FOSS - Free and Open Source Software in Trinidad and Tobago

The free part and cost benefits of FOSS is very attractive but we shouldn't forget the open source part of this where we can review the code and contribute modifications. FOSS are distribured under different licenses, for example, there is GNU GPL (General Public License) and BSD (Berkeley Software Distribution).

Our latest national ICT plan 2018 - 2022 makes no mention of open source. I am very surprised at this. I am contacting iGovTT to see if they have plans for FOSS locally. Over the years we have had several national ICT plans, Fast Foward, SmarTT and Fast Forward II. The SmarTT plan (2014 - 2018) had a section on FLOSS and states, "Research and position papers have already been developed at the National ICT Company Ltd. (iGovTT) to aid in developing policies for FLOSS uptake."

There have been attempts over the years to develop a position on FOSS by the government. In my research, I found, The role of Open Source Software in Trinidad and Tobago (2006 – 2008) A Consultation paper. Then, DRAFT Open Source Software (OSS) and the Government of Trinidad and Tobago A Position Paper 31 October 2014. In the conclusion of that paper, is stated, "The Government of Trinidad and Tobago should conduct the necessary studies to determine where Open Source Software can be incorporated into our ICT practices."

What about software that is created by the government? The Public Money, Public Code campaign addresses this in a way that I like. The idea is that code developed using taxpayers dollars should be made available to the public under a FOSS license. The website states, code paid by the people should be available to the people!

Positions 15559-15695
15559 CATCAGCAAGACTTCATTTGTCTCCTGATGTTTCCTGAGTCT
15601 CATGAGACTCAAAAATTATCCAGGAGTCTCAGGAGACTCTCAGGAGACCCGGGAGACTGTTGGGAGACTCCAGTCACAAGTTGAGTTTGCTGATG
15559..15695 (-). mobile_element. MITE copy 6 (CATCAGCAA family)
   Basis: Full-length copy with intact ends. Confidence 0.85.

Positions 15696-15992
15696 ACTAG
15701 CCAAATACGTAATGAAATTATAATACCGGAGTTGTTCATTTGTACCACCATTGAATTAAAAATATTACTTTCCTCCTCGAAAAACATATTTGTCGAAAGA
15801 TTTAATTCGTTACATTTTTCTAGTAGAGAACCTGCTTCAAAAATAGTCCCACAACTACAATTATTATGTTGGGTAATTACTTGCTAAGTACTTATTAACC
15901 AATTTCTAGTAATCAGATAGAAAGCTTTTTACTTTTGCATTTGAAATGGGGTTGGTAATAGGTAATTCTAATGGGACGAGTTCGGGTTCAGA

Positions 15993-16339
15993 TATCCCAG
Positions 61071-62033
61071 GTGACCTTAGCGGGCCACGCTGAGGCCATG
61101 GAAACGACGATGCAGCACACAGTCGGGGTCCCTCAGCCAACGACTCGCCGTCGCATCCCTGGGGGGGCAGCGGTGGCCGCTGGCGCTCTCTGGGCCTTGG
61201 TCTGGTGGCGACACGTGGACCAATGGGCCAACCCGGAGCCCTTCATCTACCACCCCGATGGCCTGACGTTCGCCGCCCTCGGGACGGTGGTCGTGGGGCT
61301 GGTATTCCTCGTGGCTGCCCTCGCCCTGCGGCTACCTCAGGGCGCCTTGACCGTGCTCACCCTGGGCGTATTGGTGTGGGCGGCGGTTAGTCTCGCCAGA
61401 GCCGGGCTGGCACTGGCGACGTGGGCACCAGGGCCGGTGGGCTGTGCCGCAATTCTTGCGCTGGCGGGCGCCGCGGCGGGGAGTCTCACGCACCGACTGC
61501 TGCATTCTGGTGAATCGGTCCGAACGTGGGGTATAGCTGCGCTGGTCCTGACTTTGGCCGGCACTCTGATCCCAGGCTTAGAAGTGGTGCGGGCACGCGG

Regionally, we can look to what Jamaica is thinking, as I read in, Government of Jamaica to Actively Pursue Greater Use of Open Source Software. The minister tells of the huge benefits to be gained from greater use of open source software. I like how he lists examples of FOSS that includes OS, office software, database servers and programming languages, that shows the dept and variety.

This UNESCO report is dated but useful today and I found no other recent and similar, Free and Open Source Software, Open Data, and Open Standards in the Caribbean : Situation Review and Recommendations. August 2013. Some of the recommendations in that include, seminars to increase awareness, creation of government policy and implementation framework, provide training, create FOSS portal and marketplace, and develop technical support personnel.

Comments

Popular posts from this blog

Upcoming 2020 General Elections in Trinidad and Tobago

Our Silicon Valley in Trinidad and Tobago

Being a Manchester City fan